TOCKTON — It happened on the matically what happened. The first opening kickoff against Wathought that came to mind was basKeeney-Trego Community ketball. I just knew I was done,” High School, the second football Wiltfong said. “It was awful. austin Basketball has always been my game of the 2013 season for colbert Stockton High School. favorite sport. There were a lot The why and how of it hapof people that told me not to go pening are debatable, but when Jolie out for football this year, but of Stockton junior Justin Wiltfong green course I wanted to. I wanted to hit the ground in pain, there was try it. Then, second game I get little doubt about the severity of the hurt.” injury. At 6-foot-4, Wiltfong is built to play “My knee went in and I knew autobasketball and had been a starter for

story by

photos by

April 2014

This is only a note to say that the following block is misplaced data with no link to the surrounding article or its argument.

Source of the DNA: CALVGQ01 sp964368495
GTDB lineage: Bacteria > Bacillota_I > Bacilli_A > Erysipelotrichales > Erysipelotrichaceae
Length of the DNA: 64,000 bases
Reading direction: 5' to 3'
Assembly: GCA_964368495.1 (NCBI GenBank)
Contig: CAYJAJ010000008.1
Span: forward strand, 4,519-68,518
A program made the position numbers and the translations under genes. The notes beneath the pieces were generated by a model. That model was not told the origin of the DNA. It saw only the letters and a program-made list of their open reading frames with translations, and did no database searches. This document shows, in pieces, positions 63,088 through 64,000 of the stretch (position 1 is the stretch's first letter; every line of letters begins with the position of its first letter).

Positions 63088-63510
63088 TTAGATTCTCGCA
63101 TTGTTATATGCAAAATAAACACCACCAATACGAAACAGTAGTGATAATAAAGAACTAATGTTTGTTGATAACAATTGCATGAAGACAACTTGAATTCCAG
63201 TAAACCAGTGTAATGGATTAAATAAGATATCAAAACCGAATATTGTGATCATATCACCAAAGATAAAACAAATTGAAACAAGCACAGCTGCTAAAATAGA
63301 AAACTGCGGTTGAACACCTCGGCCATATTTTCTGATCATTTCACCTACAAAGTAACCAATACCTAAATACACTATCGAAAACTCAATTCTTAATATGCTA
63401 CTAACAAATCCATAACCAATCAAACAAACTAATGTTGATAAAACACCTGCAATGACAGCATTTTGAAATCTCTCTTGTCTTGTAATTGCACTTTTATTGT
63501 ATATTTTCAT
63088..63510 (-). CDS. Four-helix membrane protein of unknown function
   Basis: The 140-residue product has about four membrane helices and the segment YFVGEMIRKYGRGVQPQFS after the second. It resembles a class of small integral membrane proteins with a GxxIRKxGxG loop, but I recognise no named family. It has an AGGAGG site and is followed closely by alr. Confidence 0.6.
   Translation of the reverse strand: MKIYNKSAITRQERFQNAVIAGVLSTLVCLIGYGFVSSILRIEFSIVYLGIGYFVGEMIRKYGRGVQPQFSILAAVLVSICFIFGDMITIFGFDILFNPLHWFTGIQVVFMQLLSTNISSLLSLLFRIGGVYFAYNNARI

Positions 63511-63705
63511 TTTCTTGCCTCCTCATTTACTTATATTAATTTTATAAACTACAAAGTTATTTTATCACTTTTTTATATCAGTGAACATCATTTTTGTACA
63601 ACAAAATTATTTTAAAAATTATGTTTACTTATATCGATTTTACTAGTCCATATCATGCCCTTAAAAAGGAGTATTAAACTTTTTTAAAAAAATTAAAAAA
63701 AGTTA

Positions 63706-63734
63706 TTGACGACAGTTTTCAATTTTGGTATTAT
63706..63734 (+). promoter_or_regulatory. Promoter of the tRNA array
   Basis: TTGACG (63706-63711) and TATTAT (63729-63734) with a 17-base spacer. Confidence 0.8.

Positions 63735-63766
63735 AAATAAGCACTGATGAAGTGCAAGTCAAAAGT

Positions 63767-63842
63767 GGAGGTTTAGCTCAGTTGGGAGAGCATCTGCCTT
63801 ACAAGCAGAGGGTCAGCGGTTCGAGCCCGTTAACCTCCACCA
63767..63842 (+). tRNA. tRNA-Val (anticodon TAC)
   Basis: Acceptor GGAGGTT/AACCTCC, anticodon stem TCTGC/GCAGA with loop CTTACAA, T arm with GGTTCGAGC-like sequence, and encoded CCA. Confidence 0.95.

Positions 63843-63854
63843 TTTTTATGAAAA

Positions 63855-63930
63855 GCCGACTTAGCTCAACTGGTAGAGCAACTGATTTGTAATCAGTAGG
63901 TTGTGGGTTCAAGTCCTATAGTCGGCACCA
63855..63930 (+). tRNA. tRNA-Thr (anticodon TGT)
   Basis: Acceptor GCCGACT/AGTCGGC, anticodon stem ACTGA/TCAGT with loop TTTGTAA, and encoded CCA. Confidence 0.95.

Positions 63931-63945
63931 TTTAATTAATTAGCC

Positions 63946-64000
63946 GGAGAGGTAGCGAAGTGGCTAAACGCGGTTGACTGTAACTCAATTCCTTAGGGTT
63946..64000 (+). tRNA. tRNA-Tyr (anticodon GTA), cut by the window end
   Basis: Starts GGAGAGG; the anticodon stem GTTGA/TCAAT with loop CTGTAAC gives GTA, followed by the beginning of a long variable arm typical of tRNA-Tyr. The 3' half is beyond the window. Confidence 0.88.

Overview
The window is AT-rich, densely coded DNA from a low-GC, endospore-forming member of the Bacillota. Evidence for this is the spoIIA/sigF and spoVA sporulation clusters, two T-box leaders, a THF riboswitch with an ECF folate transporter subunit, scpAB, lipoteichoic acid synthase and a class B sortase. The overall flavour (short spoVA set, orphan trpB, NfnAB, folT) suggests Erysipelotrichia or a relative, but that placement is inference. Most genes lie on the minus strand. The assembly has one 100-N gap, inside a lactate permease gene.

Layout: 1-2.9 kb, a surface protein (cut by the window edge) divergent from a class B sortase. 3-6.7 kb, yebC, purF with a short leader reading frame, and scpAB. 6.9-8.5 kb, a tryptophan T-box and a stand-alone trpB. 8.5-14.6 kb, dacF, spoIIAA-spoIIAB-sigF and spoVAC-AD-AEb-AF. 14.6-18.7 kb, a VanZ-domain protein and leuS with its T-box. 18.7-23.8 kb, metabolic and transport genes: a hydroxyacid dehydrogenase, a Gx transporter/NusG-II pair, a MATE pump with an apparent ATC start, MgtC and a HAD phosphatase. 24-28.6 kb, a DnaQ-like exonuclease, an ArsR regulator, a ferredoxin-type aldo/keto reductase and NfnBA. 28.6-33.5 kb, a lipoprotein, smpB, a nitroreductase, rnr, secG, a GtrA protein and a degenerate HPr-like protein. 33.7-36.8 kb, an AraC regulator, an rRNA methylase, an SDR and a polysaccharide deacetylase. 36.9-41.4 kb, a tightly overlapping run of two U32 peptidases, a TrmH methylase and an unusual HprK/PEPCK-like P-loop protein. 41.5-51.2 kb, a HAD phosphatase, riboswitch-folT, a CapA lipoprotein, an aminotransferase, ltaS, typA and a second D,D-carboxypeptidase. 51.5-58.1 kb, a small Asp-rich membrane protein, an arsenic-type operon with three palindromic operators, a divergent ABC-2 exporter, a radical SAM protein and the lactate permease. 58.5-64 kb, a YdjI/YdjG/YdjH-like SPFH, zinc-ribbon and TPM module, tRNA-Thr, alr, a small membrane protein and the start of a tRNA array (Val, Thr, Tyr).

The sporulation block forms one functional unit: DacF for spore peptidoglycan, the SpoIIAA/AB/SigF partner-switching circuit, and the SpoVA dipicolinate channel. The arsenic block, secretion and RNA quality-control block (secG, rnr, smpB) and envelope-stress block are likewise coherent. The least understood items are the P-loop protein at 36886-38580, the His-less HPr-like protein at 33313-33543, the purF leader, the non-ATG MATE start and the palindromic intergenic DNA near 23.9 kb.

the Stockton boys’ basketball team since he was a freshman. But when he tore his right anterior cruciate ligament, or ACL, against Trego, his junior season was as good as over. “That’s the type of injury you are going to be scared about because it can end your season like that,” said Stockton senior starting point guard Reed Stephens, the son of Stockton head coach Tom Stephens. “Even the days he was hurt, he came to practice every day. He wanted to learn and wanted to get better on his game, even through is injury.” Wiltfong rehabbed throughout the football and basketball seasons and recovered in time to return to the court for Stockton’s game against Smith Center in late February. Having missed so much time, Wiltfong couldn’t be used as heavily as he had in the past, but did enough to help get Stockton to the Class 1A Division I sub-state championship game in Quinter, where the Tigers lost to top-seeded Hoxie, 62-42. Stockton finished the season 18-5. “It was tough the first couple of games (sitting out),” Wiltfong said. “I teared up a couple of times of course. Just thinking about not being able to play for the rest of the year was tough. Then I got my partial release to come back this year, which was great. It’s been tough sitting out.” Wiltfong was hardly alone in his injury, as unfortunately for Stockton, ACL tears have been far too common in recent years. Jaden Williams, Stockton’s 6-foot-5 junior, went through exactly the same thing last year. Williams, who has played with Wiltfong since eighth grade and is the second half of the team’s dynamic tandem on the court, tore his ACL in the third-place game at state in 2013. This caused Williams, one of the area’s best track and field athletes, to miss the entire track season last spring.